Dr Iyad then delivered an engaging talk in the academy’s auditorium which was attended by the entire student body and faculty. He spoke about the vision behind Al-Mizan, a covenant founded on the principles of Islam which calls Muslims across the world towards action for the good of the environment. He also mentioned how the principles of faith and the guidance of faith leaders have the unique ability to inspire and instruct people in ways which legislation and policy are unable.

In his discussion, he emphasised the interdependence of natural ecosystems and the vital roles played by even the tiniest creatures. He cited a narrative from the Torah and the Bible, relating to the Nabi Nuh’s AS (Prophet Noah) ark. When Allah Taʿala instructed Nabi Nuh AS to carry pairs of all species, the Prophet inquired about two gnats. Allah reiterated His command, emphasising that even the gnats had a purpose in creation and should be saved. Similarly, the Holy Quran mentions how Allah does not disdain to give the parable of a gnat or even smaller creatures. Dr Iyad used these narratives to illustrate the intricate design of natural systems, the delicate balance struck by Allah, and how seemingly insignificant efforts contribute to greater good.

Expressing his deep admiration for the academy as well as the broader community, Dr Iyad remarked that he looked forward to continuing this meaningful dialogue with Aljamea and the Dawoodi Bohra community as well as working together on sustained initiatives for environmental awareness.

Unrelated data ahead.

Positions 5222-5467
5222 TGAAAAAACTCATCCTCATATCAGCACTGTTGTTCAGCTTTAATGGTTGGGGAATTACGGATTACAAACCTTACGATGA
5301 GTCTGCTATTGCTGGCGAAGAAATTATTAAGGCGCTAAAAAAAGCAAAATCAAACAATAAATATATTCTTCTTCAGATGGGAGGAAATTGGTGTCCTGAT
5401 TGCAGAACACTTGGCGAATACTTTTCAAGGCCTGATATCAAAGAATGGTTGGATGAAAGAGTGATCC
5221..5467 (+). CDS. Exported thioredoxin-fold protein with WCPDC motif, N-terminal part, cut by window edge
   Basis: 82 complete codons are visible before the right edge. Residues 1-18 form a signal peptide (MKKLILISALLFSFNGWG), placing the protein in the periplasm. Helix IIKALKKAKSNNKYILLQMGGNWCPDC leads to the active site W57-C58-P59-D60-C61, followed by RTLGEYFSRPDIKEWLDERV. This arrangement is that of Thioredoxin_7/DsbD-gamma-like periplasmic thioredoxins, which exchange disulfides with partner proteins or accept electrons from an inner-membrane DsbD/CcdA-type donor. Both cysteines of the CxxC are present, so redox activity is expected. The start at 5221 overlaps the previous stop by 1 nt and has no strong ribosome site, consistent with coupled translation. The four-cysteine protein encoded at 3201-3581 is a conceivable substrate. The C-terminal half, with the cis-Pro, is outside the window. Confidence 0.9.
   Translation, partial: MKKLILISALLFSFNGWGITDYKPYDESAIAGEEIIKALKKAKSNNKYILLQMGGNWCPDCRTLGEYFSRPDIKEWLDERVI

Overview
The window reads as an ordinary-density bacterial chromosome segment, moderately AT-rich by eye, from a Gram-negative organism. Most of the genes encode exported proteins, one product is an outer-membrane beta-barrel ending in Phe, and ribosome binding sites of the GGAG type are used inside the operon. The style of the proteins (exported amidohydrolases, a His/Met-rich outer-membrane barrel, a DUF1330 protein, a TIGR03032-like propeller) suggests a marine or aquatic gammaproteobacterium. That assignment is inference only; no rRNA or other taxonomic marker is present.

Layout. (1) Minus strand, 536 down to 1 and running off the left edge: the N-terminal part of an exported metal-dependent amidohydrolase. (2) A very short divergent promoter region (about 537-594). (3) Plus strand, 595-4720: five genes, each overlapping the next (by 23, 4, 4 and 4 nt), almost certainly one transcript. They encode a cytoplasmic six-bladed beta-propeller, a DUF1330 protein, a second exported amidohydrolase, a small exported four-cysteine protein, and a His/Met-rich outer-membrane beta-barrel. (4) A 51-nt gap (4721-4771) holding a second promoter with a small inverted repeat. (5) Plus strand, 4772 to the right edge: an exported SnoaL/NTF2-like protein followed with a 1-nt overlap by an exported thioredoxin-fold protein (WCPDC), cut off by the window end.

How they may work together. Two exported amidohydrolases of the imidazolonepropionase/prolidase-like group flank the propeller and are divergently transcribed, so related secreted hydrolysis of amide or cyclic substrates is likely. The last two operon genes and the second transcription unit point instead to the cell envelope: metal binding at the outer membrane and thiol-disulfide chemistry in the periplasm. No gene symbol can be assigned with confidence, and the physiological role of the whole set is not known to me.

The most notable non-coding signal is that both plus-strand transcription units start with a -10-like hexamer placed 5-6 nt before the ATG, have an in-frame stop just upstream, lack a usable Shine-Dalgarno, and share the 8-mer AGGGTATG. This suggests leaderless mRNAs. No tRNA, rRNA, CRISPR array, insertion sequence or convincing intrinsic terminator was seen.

Syedi Mazoon al-Dawat Shahzadah Aliasgar Kalimuddin was born on the 9th of Zilhijja al-Haram 1351 H/4th April 1933. He was the 8th son of the 51st Dai Mutlaq Syedna Taher Saifuddin RA and half brother of the 52nd Dai Mutlaq Syedna Mohammed Burhanuddin RA.

From an early age he excelled at academics and was described by Syedna Taher Saifuddin RA as having a capacious memory. Syedna Saifuddin RA makes reference to him in his Risalat Ramadaniyya Takbir Sakinat Fath Mubin, which he authored in the year 1367 H/1948. This was the year when Syedi Mazoon Saheb was elevated to the rank of haddiyat and given the epithet ‘Kalimuddin.’

He served Dawat in numerous capacities throughout his life. A wide range of departments and institutions such as Alvazaratus Saifiyah (Syedna’s secretariat), Burhani Educational Society, MSB Educational Institute, and Burhani college of Commerce and Arts were among those which benefited from his wisdom, guidance and leadership and progressed greatly as a result.